What will happen if you get to know that the yellow turmeric powder that you put in your dal everyday has been patented and that only a certain individual sitting in a far-off country can now produce it and sell it you at a higher price?
What will you do if you get to know that the bitter neem juice that your grandmother forced you to drink will now be produced and sold by a company who has the exclusive right to do so?
Sounds absurd, right? Unfortunately, such attempts have already been made; but fortunately, India has been able to thwart these attempts and successfully protect her traditional knowledge.
TRADITIONAL KNOWLEDGE, WHAT’S THAT?
Traditional knowledge is the knowledge system possessed by various communities across the globe. Such knowledge has been accumulated over the years and has been used and passed down through several generations. Traditional knowledge is usually with respect to the natural surroundings of the community and includes agricultural knowledge such as manner of cultivation, environmental knowledge and knowledge of natural medicines.
WHY DO WE NEED TO PROTECT IT?
The answer to this can be found in the United Nations Convention on Biological Diversity (1992) wherein the Convention reaffirmed the sovereign rights of States to protect their biological resources. The primary objective of the Convention was the conservation of biological diversity, sustainable use of the same and equitable sharing of the benefits arising out of the use of such biological resources. Further Article 8(j) recognises the efforts of local and indigenous communities in preserving this biological diversity through traditional knowledge and holds that they too are entitled to share the benefits obtained out of such use. Therefore, it forms an obligation on all State Parties to protect the traditional knowledge within their frontiers.
HOW IS TRADITIONAL KNOWLEDGE IN INDIA PROTECTED?
India is a party to the United Nations Convention on Biological Diversity by virtue of which it enacted the Biological Diversity Act 2002. The Act aims at the conservation of biological diversity, sustainable use of its components and fair and equitable sharing of the benefits that arise from the use of biological resources. The Act provides for the establishment of a National Biodiversity Authority in order to protect the invaluable treasure of Indian biodiversity.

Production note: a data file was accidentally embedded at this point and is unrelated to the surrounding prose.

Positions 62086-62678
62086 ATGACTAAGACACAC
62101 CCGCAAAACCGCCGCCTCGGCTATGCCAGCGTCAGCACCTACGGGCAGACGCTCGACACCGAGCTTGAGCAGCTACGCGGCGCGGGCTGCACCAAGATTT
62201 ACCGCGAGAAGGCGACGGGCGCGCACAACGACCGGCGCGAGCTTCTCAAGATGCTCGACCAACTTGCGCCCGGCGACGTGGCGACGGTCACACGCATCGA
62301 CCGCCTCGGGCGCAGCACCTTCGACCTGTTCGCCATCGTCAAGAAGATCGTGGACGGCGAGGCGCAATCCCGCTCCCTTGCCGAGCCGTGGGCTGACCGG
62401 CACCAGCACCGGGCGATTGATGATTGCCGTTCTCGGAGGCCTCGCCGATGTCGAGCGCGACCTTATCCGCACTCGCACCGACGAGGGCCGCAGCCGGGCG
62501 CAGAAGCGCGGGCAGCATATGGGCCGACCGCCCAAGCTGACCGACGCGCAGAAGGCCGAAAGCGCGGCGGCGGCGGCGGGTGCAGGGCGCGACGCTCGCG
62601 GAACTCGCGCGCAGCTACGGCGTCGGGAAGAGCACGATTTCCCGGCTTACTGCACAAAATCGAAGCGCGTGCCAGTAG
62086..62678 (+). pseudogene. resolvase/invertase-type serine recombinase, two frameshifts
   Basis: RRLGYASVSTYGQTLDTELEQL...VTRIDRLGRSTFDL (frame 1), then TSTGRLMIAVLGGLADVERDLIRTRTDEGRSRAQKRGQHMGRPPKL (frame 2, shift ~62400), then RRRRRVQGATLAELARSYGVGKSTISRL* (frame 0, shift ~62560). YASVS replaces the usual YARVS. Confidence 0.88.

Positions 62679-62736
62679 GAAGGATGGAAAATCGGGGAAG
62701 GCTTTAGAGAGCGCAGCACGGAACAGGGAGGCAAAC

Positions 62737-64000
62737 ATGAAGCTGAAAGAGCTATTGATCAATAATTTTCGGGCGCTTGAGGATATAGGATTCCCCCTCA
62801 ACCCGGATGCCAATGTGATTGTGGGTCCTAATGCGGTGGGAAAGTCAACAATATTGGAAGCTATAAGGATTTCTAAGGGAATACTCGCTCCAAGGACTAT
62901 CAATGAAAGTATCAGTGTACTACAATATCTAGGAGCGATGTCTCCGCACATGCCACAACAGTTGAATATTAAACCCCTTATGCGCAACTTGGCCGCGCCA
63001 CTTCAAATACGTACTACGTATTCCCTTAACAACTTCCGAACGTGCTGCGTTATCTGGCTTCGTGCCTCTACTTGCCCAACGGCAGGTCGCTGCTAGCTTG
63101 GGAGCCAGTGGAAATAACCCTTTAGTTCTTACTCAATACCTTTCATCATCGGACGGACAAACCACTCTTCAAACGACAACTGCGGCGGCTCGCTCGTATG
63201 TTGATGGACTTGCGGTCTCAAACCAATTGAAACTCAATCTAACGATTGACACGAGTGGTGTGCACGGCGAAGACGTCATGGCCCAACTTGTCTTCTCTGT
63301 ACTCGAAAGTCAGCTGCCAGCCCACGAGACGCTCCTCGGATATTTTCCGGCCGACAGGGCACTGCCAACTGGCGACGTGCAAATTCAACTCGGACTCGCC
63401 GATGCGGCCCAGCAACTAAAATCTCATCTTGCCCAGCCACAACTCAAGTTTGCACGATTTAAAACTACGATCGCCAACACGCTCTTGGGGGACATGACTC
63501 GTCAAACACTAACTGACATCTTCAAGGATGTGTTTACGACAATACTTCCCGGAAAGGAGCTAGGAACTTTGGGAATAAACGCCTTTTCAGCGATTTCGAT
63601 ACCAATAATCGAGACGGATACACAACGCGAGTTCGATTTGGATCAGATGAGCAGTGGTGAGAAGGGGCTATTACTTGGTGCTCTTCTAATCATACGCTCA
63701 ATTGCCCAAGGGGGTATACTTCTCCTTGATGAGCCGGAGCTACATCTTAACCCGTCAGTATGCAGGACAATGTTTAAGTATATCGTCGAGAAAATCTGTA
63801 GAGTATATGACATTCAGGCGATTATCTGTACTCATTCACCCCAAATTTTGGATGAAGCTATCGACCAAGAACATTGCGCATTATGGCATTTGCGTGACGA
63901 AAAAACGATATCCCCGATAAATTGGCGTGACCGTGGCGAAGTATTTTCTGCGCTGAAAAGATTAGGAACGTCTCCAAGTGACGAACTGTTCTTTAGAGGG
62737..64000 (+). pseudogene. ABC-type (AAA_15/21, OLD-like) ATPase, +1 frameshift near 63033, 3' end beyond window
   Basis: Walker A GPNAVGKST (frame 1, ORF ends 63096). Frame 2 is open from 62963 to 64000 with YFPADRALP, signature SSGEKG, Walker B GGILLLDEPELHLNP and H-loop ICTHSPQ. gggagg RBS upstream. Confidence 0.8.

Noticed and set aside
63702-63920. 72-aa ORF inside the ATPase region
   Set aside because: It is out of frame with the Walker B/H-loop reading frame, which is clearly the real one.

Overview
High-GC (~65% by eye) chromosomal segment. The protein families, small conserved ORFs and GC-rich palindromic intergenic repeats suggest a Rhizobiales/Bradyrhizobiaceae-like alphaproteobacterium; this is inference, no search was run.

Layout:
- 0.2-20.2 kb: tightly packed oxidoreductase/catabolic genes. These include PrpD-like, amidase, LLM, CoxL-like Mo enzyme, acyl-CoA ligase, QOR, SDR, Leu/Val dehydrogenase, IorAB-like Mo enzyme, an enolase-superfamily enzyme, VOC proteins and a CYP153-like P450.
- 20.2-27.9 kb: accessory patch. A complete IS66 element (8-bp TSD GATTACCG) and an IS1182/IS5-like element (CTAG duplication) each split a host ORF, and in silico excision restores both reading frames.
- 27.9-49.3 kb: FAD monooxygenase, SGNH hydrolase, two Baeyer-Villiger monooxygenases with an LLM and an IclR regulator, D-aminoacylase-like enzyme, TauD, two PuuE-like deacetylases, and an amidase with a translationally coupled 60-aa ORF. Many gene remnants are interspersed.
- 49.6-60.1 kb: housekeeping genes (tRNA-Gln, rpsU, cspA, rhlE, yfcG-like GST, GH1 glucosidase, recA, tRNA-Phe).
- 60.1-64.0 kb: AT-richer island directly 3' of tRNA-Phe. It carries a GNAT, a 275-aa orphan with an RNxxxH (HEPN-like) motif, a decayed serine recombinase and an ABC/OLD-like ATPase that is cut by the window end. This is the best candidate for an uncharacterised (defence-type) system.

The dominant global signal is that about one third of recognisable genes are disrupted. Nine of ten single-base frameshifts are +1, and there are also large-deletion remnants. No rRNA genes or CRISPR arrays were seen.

In addition to this, the Government of India has also established the Traditional Knowledge Digital Library for the protection of India Traditional Knowledge.
WHAT IS THE TRADITIONAL KNOWLEDGE DIGITAL LIBRARY?
The struggle that India had to undergo to nullify the patent granted to turmeric brought to the forefront the dismal state of documentation of Indian traditional knowledge. Had there been prior proper documentation, turmeric would not have been granted a patent in the first place. However, better late than never, the Indian government realized the necessity for the documentation of the valuable traditional knowledge of the country and in pursuance of this created the Traditional Knowledge Digital Library- an integrated global bio piracy watch system that allows for the monitoring of patent applications that seek to patent Indian medical systems. It serves as a prior art registry and as a defensive mechanism against bio piracy.
The TKDL is a joint effort of the Council of Scientific & Industrial Research and the Department of Ayurveda, Yoga and Naturopathy, Unani, Siddha and Homeopathy (AYUSH). It enables effective detection of attempts to misappropriate this knowledge by third parties filing applications with patent offices around the world.
At present, while access to the Traditional Knowledge Digital Library is available to nine International Patent Offices- European Patent Office, United States Patent & Trademark Office, Japan Patent Office, United Kingdom Patent Office, Canadian Intellectual Property Office, German Patent Office, Intellectual Property Australia, Indian Patent Office and Chile Patent Office- by way of the TKDL Access (Non-Disclosure) Agreement, talks are underway with Russia and Malaysia.
However, there has been a drawback to the TKDL. After the setting up of the TKDL, India has challenged several claims of patent across the world. However, concerns have arisen as to whether the money spent by India to sustain the TKDL is worthwhile. Several other countries such as South Korea have a system similar to that of the TKDL, yet spend a fraction of the amount spent by India.
Further, with the TKDL available only to defend India’s traditional knowledge and not being available for further research, much is left to be desired.
Nonetheless, the establishment of the Traditional Knowledge Digital Library has indeed demonstrated the need to protect a nation’s traditional knowledge and the advantages of proactive action. It has also paved the way for the efforts of other countries to protect their traditional knowledge.